Got a reminder this morning from palaeontologist, maritime historian and HMS Beagle aficionado Dr Gordon Chancellor, asking if we were going to mark the 180th anniversary of HMS Beagle's second voyage. He then kindly offered up the vignette below:
Monday December 12th 2011 is a good date on which to recall that exactly 180 years ago a certain HMS Beagle was lying off Plymouth, waiting for a favourable wind to set off round the world.
On board was a twenty-two year old naturalist who had finished his Cambridge degree that summer. His name was Charles Darwin and he had started to keep a journal of his expedition for his family to read in instalments.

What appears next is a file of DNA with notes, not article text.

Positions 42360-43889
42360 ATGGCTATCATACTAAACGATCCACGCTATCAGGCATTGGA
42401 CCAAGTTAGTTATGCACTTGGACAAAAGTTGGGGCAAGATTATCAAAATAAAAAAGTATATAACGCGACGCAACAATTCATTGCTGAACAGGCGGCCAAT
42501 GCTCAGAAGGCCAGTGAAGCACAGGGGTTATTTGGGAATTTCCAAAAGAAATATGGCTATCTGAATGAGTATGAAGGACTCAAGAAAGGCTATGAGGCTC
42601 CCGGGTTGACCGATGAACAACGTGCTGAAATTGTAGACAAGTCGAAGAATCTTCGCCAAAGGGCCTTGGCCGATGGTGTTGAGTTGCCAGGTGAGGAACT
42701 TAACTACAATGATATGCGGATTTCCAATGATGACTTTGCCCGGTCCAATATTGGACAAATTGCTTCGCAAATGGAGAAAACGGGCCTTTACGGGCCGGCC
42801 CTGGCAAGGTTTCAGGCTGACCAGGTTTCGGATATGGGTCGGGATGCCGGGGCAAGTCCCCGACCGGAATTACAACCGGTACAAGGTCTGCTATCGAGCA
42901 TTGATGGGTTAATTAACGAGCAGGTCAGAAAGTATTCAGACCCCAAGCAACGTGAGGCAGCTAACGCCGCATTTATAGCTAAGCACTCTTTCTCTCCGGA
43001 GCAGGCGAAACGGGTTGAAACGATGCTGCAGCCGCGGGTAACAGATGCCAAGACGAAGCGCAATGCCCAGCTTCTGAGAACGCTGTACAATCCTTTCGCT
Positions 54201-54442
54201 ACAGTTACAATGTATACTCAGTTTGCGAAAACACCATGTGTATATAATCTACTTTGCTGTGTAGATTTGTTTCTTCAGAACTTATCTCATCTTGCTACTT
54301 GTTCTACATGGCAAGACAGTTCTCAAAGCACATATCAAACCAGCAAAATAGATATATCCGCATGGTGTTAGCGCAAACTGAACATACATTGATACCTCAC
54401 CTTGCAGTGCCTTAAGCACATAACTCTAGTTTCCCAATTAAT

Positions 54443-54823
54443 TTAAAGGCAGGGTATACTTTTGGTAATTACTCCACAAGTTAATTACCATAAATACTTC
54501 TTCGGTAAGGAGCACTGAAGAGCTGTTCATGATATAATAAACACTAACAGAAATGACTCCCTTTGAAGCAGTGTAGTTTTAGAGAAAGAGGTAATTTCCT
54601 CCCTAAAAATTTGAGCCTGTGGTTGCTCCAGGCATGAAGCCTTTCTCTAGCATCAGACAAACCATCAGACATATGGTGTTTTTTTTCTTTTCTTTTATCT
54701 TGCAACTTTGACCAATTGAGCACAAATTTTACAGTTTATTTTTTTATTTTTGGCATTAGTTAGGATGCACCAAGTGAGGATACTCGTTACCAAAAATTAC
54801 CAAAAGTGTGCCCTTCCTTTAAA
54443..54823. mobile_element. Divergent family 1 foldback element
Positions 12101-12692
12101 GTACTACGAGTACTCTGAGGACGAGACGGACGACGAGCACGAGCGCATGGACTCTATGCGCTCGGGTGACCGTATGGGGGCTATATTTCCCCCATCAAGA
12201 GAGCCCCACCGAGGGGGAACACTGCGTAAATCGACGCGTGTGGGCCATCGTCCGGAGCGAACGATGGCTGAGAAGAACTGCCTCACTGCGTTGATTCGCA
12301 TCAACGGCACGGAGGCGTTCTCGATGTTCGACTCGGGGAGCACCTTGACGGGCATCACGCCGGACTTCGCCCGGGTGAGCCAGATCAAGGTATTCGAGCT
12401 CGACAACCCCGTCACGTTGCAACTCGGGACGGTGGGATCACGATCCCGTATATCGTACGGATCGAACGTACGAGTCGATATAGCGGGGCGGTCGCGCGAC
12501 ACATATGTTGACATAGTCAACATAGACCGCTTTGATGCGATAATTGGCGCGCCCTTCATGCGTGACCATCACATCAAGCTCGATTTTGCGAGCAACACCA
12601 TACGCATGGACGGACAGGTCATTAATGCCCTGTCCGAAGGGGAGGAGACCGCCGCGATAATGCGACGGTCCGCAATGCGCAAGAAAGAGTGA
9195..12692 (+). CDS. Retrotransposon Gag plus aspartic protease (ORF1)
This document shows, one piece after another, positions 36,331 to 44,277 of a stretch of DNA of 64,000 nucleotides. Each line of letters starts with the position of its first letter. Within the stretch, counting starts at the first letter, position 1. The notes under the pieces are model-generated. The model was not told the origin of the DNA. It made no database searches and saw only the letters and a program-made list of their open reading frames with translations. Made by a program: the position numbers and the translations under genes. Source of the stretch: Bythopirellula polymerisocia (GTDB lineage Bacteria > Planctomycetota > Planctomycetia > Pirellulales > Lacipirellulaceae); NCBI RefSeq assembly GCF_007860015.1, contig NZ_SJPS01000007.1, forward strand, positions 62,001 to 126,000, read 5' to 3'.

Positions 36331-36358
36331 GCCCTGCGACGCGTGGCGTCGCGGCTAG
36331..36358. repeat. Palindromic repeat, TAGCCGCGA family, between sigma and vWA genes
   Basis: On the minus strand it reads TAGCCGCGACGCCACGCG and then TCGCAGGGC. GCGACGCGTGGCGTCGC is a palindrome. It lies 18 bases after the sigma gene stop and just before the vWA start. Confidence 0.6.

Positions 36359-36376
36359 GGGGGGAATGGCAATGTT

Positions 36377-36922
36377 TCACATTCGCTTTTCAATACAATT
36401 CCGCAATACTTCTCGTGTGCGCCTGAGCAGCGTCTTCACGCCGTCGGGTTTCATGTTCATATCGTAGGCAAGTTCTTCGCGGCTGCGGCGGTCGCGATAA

He wrote, once ‘snug and quiet’ back in his small berth in the poop cabin, that there was a heavy swell that day and that he feared sea-sickness. He had been ashore and dined with Sir Manley Dixon, returning to the mother ship after a ‘long and rough pull’, presumably in the dark. Darwin’s day ended at eight bells (midnight) as he turned into his hammock.
More to come...